Talking about art is hazardous. We might be imprecise or get bogged down in biographical minutia or jargon. Talking about surfing is worse. Every surf article published since the 1960s suggests something like Fight Club: you don't talk about where you surf, lest you betray other initiates. And anyway, surfing's a transcendent experience, the stoke of which can only be hinted at through the coarse medium of language. Dude.
So, the genre of surf art is doubly fraught with peril. Painter Matt Beard, who's been making art since he was 16 and surfing since he was 12, opened up a micro-gallery in the Neighborhood Alliance building in Arcata last year. The Neighborhood Alliance is housed in a Quonset hut with a vividly colored, almost abstract Beard waterscape over the threshold. The tin roof shelters a cluster of synergistically connected businesses — among them surfboard shaping and repair by Greg Cicero, Marnie Nave's Seapod hand-printed hoodies and textiles, succulent garden design by Fancy Plantsy and BeardArt's paintings.
Artist-owned spaces like the Alliance have been popping up with increasing frequency. The artists associated with these spaces are opting out of traditionally structured art sales with the gallery as middleman and gatekeeper.
In an online chat, Beard talked about the new venture and answered questions about surfing, art and the space between.
How did you learn your craft as a painter?
MB: Still working on it. Lots of trial and error. Mostly error. I did go to [Humboldt State University], where I tuned out and completely ignored a lot of great advice from some really great professors, like Theresa Stanley and Leslie Price. I see their art around town and still get nervous that they'll catch me slacking.
How are surfing and painting connected for you?
MB: Surfing is just one part of my life. But when I make art about walking around the block when I'm stressed out, folks don't respond to it nearly as well.
A "surf artist" works with limited subjects: surfers, waves, beaches. Do these restrictions enhance creativity, like poetry in a strict form?
MB: What is implied is often more powerful than what is stated plainly. So I have series where waves are the subject of every painting, but not a single actual wave is painted. My insinuation pieces focus on the water in front of a breaking wave and the shadow the wave casts, while my sine series explores waves from a more cerebral, mathematical perspective.
I like your almost-abstract paintings of water in motion. I understand you painted one of these live at Arcata Theatre Lounge's Ocean Night last year.
MB: The live art pieces are a different animal altogether from the studio art or outdoor plein air work that I enjoy. The live art pieces require a willingness to launch an embarrassing dud in a room full of expectant eyes. I sort of insist on coming to a live piece with no plan whatsoever. Things go sideways all the time, so you may as well just stay flexible and flow with it.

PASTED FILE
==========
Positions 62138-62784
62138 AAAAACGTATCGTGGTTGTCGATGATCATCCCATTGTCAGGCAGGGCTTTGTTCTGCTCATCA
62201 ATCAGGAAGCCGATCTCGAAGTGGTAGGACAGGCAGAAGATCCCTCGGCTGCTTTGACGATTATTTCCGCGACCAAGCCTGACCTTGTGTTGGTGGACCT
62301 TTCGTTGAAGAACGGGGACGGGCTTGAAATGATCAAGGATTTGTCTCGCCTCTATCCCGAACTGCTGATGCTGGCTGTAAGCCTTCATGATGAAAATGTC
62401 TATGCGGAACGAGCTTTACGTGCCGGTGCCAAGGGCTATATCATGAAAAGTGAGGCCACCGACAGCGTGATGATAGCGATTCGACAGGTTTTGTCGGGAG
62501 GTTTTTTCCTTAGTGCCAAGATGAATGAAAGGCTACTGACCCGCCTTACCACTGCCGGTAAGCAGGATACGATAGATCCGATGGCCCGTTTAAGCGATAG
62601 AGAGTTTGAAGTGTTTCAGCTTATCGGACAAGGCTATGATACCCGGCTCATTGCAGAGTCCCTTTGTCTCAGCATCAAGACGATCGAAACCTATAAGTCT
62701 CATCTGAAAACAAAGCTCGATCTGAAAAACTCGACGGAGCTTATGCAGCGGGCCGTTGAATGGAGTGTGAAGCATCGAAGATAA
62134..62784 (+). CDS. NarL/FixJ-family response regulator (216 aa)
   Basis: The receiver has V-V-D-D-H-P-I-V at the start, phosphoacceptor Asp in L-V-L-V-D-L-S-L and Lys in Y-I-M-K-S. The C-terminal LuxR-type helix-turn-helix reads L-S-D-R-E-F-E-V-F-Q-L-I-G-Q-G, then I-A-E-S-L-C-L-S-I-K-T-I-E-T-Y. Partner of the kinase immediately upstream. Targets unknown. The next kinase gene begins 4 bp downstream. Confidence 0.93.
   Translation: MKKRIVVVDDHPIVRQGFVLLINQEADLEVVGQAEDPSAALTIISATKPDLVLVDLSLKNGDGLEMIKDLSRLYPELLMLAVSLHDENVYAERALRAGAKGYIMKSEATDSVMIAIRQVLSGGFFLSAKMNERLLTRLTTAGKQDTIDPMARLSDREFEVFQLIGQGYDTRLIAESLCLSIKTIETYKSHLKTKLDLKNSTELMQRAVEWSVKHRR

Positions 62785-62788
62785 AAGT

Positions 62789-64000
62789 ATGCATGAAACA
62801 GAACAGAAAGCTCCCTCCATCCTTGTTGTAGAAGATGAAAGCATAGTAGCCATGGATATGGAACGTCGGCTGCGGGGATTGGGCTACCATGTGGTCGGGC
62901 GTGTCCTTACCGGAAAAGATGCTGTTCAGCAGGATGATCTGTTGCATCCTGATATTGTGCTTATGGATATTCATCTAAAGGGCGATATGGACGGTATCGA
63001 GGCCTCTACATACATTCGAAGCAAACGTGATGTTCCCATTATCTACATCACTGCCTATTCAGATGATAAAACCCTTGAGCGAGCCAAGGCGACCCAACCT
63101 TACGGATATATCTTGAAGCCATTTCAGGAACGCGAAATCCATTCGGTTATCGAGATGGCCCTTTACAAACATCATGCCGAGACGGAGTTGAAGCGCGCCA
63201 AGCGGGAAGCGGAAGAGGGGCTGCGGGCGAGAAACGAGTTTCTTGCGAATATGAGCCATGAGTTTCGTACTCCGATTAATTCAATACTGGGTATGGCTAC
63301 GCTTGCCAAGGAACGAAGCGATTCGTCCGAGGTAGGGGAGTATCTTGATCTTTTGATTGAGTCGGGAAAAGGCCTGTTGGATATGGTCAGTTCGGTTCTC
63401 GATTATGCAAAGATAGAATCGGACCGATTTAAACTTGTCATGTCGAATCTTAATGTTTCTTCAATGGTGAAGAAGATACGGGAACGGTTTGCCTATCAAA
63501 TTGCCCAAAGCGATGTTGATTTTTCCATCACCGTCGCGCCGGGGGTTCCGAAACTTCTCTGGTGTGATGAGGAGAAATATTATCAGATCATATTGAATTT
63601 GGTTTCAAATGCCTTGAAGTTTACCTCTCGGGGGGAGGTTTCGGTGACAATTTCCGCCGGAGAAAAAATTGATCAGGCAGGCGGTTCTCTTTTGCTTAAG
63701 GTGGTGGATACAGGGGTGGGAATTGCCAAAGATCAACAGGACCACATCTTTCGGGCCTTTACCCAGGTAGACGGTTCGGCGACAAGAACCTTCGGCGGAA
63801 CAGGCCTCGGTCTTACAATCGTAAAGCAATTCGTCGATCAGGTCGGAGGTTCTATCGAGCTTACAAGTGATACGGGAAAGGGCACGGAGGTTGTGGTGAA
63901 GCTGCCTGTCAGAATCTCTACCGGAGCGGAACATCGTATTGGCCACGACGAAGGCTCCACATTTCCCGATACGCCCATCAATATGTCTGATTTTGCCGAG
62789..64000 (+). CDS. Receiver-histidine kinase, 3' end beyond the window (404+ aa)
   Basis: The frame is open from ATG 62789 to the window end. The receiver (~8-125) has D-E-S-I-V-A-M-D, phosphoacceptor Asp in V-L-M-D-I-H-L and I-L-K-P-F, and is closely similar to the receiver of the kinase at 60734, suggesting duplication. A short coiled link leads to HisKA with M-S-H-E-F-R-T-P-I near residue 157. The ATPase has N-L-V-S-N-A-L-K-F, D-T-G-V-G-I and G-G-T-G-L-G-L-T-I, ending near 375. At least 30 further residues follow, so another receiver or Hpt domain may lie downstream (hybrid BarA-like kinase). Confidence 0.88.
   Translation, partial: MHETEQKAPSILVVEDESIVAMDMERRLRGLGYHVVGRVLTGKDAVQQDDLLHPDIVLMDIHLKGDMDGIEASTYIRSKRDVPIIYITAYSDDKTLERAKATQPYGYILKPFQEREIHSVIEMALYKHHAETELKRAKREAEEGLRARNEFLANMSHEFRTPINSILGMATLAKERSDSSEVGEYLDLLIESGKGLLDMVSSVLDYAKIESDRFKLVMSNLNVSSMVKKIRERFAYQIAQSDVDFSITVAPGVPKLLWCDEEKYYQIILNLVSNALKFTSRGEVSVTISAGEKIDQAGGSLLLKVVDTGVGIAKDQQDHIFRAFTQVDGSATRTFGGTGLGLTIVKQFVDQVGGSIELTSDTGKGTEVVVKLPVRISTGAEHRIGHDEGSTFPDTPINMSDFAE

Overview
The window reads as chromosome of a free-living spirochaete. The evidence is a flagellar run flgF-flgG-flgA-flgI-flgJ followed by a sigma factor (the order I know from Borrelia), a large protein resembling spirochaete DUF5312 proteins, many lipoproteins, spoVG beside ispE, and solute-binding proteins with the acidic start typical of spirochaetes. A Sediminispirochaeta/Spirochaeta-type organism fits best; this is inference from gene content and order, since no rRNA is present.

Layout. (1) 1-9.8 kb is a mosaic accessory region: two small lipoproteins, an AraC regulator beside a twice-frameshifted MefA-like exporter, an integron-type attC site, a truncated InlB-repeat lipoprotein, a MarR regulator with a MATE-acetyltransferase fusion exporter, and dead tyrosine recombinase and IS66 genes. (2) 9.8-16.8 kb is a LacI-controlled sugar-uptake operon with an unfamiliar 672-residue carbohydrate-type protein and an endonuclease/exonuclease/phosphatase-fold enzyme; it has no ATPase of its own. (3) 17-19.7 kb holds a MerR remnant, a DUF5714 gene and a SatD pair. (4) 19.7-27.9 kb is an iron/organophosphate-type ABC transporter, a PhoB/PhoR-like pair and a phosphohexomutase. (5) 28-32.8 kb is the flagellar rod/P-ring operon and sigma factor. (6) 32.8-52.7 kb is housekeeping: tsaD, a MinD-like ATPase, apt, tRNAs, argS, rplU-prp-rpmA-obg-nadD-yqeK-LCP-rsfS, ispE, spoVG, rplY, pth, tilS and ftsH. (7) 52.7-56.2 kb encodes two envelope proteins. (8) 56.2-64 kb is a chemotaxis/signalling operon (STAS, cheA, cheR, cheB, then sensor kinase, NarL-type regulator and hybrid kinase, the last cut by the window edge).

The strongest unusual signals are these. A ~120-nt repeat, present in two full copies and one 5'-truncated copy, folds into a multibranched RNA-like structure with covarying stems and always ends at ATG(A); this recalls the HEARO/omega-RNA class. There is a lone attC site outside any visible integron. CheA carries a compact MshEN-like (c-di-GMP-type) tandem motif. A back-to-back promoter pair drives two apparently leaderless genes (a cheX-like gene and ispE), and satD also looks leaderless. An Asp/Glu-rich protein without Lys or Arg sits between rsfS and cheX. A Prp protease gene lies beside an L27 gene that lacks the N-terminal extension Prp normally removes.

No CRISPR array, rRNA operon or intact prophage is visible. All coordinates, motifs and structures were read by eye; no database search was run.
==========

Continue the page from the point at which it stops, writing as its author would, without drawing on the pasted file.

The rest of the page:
It's a pressure cooker of adrenaline that can't be matched in the studio, giving it a much more heightened "in the moment" feeling. Kinda like surfing, but sheesh, I wish there was a better way to say that. Surfing is one of those things that almost shouldn't really be talked about ever.
Since the 1960s a genre of surf art has emerged with its own exhibition spaces, collectors and markets. Are you inspired by the traditional heroes of surf art, like John Severson? Contemporary artists like William Mackinnon?
MB: Two main vectors of inspiration in my work come from Rick Griffin's iconic rock concert graphic work from the '60s and '70s and William Wendt's California impressionism from the early 20th century. But my hero is Rick Griffin. A lot of artists in our little world would say the same, but shoot, it was his work that turned me on to the reality that art could be anything at all. He died in a motorcycle accident in 1991 and all the surf magazines ran tributes to his life and work and that's where I found the spark to get this art fire going. Contemporary artists like Erik Abel in Ventura and Spencer Reynolds up in Brookings are pretty far out. And good people, too.
The Neighborhood Alliance has been around since October. How did you get connected with this project?
MB: I've known the partners for a long time ... I reckon I could always rent my own private spaces somewhere anytime, but I can't always be part of a rad group of folks doing a new thing right from the start. ...
Because it's shared space with independent artists' micro-galleries, the Alliance represents a change in the way artists traditionally connect with the public. How did you and your partners decide to establish this kind of business?
MB: ... Nobody was approaching this with any intent to change the way things work, it was more of a natural convergence of folks already moving in the same direction. I'd had a space of my own in Eureka's Henderson Center for a few years ... I took a big risk leaving behind my old shop, but since when did making art not involve risk? My little micro gallery arose out of just wanting a space to do my thing independently while still being part of a group effort where we all benefit from one another's energy, passion, ideas and presence.